Pierre opens up the question of what is a daemon in the Platonic world. Since Plato has emphasized rational daemons (such as the daemon, Love, in his Symposium, we have studied these before. Tonight Pierre reviews these, but also asks, what, then, is an irrational daemon?
Note: Pierre later shared with me that he was not satisfied with tonight's talk, and that the talk he prepared and gave two weeks later on February 7th was much better organized and thought out.
What are daemons?
Love (as a daemon: intermediary between gods and men) and various objects of love
Some qualities associated with daemons: desire, power, skill/craftiness, determination, etc.
The necessity for Plenty and Poverty with Love
The irrational character of some daemons
Reading from Proclus (actually, Taylor) below for some help.
The last/final/ultimate/minimal trace, shadow, vestige of the Logos
Daydreams therefore as irrational daemons
A rational daemon is philosophy
Philosophical midwifery (Pierre's invention) is a rational daemon
Handout for tonight
Below is the brief excerpt from Proclus', Theology of Plato, which Pierre brings in a Xerox for tonight. (Proclus' actual Book 7 was lost to history, so Thomas Taylor, the translator and platonist, wrote his own Book 7 (the final book) to fill in. Thus, this quote is Taylor's writing, as what he thought Proclus most likely to have written, to sum up the work.) Pierre brings in the below two paragraphs from Book 7, Chapter 45. (The bold-facing is Pierre's). In the Prometheus Trust edition which we use (ISBN-13 9781898910077), these 2 paragraphs appear on page 614.
In the next place, with respect to irrational demons, it remains to investigate how they subsist. For if they derive their subsistence from the junior Gods, how, since these are the fathers of mortal natures, are these demons immortal? But if from the demiurgus how are they irrational? For he is the father of things in conjunction with intellect. This doubt is beautifully solved by Proclus as follows: irrational daemons derive their subsistence from the junior Gods, yet are not on this account mortal, since of these Gods some generate others. And perhaps the generated Gods are called by Plato, in the Timaeus, demons, because those that are truly demons are produced by the junior Gods. But they likewise proceed from the one demiurgus. For as Timeeus says, he is the cause of all immortal natures. If, however, the demiurgus imparts intellect to all things, there is also in irrational daemons an ultimate vestige of the intellectual peculiarity, so far as they have a facility of imagination; for this is the last echo as it were of intellect. And on this account the phantasy is not improperly called by others passive intellect.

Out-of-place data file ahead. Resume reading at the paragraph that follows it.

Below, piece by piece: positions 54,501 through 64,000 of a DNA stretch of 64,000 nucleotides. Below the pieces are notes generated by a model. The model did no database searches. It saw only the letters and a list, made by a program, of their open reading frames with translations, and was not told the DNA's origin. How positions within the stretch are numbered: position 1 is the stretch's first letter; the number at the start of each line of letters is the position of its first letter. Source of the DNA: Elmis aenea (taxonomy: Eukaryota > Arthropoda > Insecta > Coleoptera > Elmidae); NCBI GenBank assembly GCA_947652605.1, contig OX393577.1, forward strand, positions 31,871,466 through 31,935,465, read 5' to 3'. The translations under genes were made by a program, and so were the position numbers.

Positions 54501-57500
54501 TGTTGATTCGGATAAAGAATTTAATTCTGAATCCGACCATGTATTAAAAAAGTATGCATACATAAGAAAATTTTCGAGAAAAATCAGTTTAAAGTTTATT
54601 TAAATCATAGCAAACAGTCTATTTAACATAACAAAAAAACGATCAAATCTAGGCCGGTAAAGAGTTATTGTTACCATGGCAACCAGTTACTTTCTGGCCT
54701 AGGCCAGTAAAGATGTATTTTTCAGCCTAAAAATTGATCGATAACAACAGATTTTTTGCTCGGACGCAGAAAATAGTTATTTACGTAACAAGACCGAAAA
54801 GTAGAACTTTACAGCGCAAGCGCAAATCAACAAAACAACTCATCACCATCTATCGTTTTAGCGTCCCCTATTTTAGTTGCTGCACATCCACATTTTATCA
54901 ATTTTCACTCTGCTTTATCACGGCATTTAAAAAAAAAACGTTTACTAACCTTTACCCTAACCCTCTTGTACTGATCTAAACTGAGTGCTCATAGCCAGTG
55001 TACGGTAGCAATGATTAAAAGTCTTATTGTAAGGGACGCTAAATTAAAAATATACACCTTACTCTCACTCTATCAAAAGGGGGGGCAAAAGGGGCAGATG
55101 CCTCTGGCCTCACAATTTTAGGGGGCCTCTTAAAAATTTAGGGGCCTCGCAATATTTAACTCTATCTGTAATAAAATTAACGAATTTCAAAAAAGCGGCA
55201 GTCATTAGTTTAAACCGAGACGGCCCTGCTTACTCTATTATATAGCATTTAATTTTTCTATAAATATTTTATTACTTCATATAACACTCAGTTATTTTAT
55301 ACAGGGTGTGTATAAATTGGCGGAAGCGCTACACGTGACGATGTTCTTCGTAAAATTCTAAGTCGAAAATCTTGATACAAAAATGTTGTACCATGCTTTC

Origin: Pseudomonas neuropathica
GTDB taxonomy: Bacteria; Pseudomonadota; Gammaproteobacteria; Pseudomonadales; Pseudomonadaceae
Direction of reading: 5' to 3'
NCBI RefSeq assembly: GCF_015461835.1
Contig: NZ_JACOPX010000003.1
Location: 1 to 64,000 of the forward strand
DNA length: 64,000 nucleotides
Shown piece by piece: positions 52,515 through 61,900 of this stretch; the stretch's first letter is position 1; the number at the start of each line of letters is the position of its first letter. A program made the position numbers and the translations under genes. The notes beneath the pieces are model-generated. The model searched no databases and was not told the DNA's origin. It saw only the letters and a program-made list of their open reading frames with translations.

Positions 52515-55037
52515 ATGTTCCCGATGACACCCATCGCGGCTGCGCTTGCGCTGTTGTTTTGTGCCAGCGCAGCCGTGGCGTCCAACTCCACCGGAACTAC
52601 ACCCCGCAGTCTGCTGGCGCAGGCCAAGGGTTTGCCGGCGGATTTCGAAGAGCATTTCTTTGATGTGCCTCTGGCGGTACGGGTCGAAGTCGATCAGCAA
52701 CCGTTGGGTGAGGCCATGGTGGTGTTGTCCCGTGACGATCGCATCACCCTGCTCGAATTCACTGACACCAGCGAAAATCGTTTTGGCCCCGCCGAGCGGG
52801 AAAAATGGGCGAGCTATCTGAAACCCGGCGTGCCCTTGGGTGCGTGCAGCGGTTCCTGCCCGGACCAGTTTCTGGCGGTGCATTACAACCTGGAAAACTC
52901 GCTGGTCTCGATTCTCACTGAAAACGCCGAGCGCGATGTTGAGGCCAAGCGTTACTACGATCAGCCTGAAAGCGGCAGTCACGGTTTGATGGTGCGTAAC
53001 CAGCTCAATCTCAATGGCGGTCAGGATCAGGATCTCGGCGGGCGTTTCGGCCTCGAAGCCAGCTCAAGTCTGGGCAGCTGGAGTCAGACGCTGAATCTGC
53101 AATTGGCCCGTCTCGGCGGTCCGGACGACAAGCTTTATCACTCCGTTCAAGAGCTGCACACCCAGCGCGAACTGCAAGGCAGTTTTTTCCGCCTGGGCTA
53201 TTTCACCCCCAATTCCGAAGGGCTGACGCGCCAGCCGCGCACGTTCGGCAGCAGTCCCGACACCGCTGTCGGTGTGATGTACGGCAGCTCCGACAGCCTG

Lastly, after essential heroes, an order of souls follows, who proximately govern the affairs of men, and are daemoniacal according to habitude or alliance, but not essentially. These souls likewise are the perpetual attendants of the Gods, but they have not an essence wholly superior to man. Of this kind, as we are informed by Proclus in his MS. Scholia on the Cratylus, are the Nymphs that sympathize with waters, Pans with the feet of goats and the like. They also differ from those powers that are essentially of a demoniacal characteristic in this, that they assume a variety of shapes (each of the others immutably preserving one form) are subject to various passions, and are the causes of every kind of deception to mankind. Proclus likewise observes, that the Minerva which so often appeared to Ulysses and Telemachus belonged to this order of souls.
A/C hum/buzz up to 0:00:40.
Pierre gave most of this talk before going on to tonight's dream-work, after which he returned for about another 5 minutes of talk about daemons, and promised to continue with part 2 on that subject next week (as well as to continue with our treatment of Homer's Iliad, at Book 23 where we left off last week). So I spliced the second 5-minute part in, which was after the dreams, and this is the fade-out/fade-in at 0:35:27.